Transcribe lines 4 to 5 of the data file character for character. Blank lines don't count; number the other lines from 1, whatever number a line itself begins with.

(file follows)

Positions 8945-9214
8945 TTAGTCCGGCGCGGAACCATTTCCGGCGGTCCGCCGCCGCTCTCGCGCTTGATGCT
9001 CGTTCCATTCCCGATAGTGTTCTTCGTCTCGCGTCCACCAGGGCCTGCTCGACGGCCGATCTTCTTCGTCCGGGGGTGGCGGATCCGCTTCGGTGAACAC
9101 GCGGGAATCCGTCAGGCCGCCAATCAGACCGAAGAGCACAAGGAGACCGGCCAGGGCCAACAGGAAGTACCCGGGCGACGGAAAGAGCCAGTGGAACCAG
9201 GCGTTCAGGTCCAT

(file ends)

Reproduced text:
9101 GCGGGAATCCGTCAGGCCGCCAATCAGACCGAAGAGCACAAGGAGACCGGCCAGGGCCAACAGGAAGTACCCGGGCGACGGAAAGAGCCAGTGGAACCAG
9201 GCGTTCAGGTCCAT